'Withering' report says Metro needs 3 years to be turned around
Friday, March 12, 2010
Transit expert David L. Gunn gave a blunt assessment of Metro's management, financial and service problems to its board of directors Thursday, predicting that it will take three years to turn the nation's second-busiest transit system around, according to Metro officials and sources.
The board hired Gunn, 72, an industry veteran who served as Metro general manager from 1991 to 1994, to diagnose Metro's ills and outline solutions.
"It was more than frank, it was withering," board Chairman Peter Benjamin said after hearing Gunn's oral report at the board meeting.
"He gave us a very clear, very honest, unvarnished-truth type of assessment," Benjamin added, "and told us we have a lot of issues we have to deal with, and we have to deal with them immediately."
Gunn's report comes as Metro faces an unprecedented number of safety investigations into deadly accidents; instability and vacancies in its senior management; and growing deficits in its operating and capital budgets, including a projected $190 million gap in its $1.4 billion operating budget for the fiscal year that begins in July.
A two-page summary of the report released by Metro said Gunn urged the agency to "level with the public regarding the seriousness of the problems facing Metrorail" and end the "shoot the messenger" phenomenon that discourages employees from raising safety concerns.
In the latest safety incident, the front two wheels of a four-car train derailed Wednesday in the Brentwood rail yard as two train operators repositioned it. The car that derailed was a 5000 series, which has had problems with derailments in the past.
On personnel issues, Gunn stressed the need to move forward quickly to recruit a general manager with "a strong operating and technical background" as well as hiring and retaining "competent" senior managers with engineering experience.
Benjamin said "many people" have volunteered to be considered for the general manager job. General Manager John B. Catoe Jr. will depart April 2, to be replaced by interim chief Richard Sarles, the former head of New Jersey Transit whose hiring was announced last week.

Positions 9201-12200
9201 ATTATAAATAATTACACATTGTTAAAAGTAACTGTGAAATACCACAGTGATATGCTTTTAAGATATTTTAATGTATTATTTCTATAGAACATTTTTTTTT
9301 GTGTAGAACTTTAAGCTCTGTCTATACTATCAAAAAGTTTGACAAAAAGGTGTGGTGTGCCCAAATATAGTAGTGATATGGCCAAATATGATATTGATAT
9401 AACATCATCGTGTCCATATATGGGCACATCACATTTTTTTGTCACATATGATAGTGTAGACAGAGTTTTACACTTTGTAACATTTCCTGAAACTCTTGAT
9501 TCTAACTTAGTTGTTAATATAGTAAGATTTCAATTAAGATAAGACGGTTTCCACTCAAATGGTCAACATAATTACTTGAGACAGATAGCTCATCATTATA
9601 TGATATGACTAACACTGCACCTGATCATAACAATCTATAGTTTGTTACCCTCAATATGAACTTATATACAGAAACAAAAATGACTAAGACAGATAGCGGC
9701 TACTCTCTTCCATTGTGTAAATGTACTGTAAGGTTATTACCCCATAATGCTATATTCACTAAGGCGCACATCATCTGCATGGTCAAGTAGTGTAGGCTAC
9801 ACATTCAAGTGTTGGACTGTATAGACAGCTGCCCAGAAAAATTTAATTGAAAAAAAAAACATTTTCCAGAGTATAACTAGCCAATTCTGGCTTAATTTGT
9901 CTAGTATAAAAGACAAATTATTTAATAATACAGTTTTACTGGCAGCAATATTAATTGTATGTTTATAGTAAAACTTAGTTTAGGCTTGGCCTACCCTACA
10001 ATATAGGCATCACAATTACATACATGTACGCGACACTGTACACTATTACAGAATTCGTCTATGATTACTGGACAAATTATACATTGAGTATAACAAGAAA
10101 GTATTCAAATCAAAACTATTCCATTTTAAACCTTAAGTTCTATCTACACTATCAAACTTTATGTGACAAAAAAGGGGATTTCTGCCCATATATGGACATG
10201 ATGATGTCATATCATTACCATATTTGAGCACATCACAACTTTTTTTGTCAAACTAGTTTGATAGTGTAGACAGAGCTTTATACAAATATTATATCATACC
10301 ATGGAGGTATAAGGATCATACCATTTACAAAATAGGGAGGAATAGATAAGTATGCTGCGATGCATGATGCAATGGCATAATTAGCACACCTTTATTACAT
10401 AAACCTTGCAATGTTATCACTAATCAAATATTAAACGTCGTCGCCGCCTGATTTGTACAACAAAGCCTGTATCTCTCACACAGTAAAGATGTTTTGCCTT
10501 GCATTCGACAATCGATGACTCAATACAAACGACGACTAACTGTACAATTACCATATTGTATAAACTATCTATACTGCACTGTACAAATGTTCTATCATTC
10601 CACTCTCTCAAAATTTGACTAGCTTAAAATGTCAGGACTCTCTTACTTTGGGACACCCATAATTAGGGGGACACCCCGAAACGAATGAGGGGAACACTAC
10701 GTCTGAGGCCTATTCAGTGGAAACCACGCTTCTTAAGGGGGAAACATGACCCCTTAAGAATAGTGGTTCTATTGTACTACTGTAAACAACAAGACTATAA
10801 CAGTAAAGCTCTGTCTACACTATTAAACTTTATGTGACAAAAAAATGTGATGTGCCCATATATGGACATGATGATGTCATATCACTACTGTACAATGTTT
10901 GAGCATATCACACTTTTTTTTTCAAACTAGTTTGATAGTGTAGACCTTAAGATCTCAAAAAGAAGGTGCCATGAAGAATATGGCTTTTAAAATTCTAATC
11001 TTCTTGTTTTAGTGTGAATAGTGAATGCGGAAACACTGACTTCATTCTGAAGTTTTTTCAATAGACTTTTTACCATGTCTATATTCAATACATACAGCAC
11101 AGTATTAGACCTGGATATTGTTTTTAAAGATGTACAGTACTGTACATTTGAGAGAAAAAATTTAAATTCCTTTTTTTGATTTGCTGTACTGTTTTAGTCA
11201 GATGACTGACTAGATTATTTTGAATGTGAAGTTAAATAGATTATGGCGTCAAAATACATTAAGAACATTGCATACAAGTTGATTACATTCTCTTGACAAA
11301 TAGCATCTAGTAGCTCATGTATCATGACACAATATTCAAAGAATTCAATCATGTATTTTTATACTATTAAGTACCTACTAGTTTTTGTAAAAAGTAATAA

One major personnel problem Gunn identified was absenteeism and low morale at the agency, which has about 10,000 employees, Benjamin said. Gunn pointed out that Metro's absentee rate is unusually high at more than 7.5 percent, compared with an industry average of about 4 percent, according to a source familiar with Gunn's assessment.
On budget and financial issues, Gunn said a major restructuring is in order.
"He looked at our financial structure and said it was basically unsustainable," Benjamin said.
Gunn singled out cost recovery on rail, bus and MetroAccess services, Benjamin said, and emphasized that Metro "could not continue to have the continuing increases in costs for our paratransit services." Gunn said that as much as $16 million in savings could be possible from MetroAccess and bus service, according to the industry source, who spoke on the condition of anonymity because of the confidential nature of Gunn's report.
From fiscal years 2010 to 2011, the subsidy to the Metrorail service, which has about 750,000 riders on weekdays, falls by $40 million. Meanwhile, the subsidy to the bus service, which has about 450,000 weekday riders, goes up $20 million, as does the subsidy to MetroAccess, which had about 2 million riders last year, Benjamin said.
"Rail and bus riders are subsidizing paratransit riders to a very, very great extent, and is that sustainable over a very long period of time?" he said. "We've had about a 25 percent per year growth rate in the subsidy to paratransit. Can we continue to do that and still run our normal bus and rail services?" Gunn "didn't think so," he said.
MetroAccess provides services that go substantially beyond the federal requirements for paratransit service.
Turning to how Metro is governed, Gunn stressed basic issues such as the importance of the board and general manager agreeing on Metro's "goals and objectives," according to the summary report. He recommended that the director of the Metro board should serve longer than a one-year term, although Benjamin said that given the long hours required for the unpaid position, people would be hard-pressed to stay on beyond a year.
Jim Dinegar, president and chief executive of the Greater Washington Board of Trade, which provided input from the business community for Gunn's report, said that the board is also advocating a review of how Metro is governed, saying that after four decades, the leadership structure needs reexamining.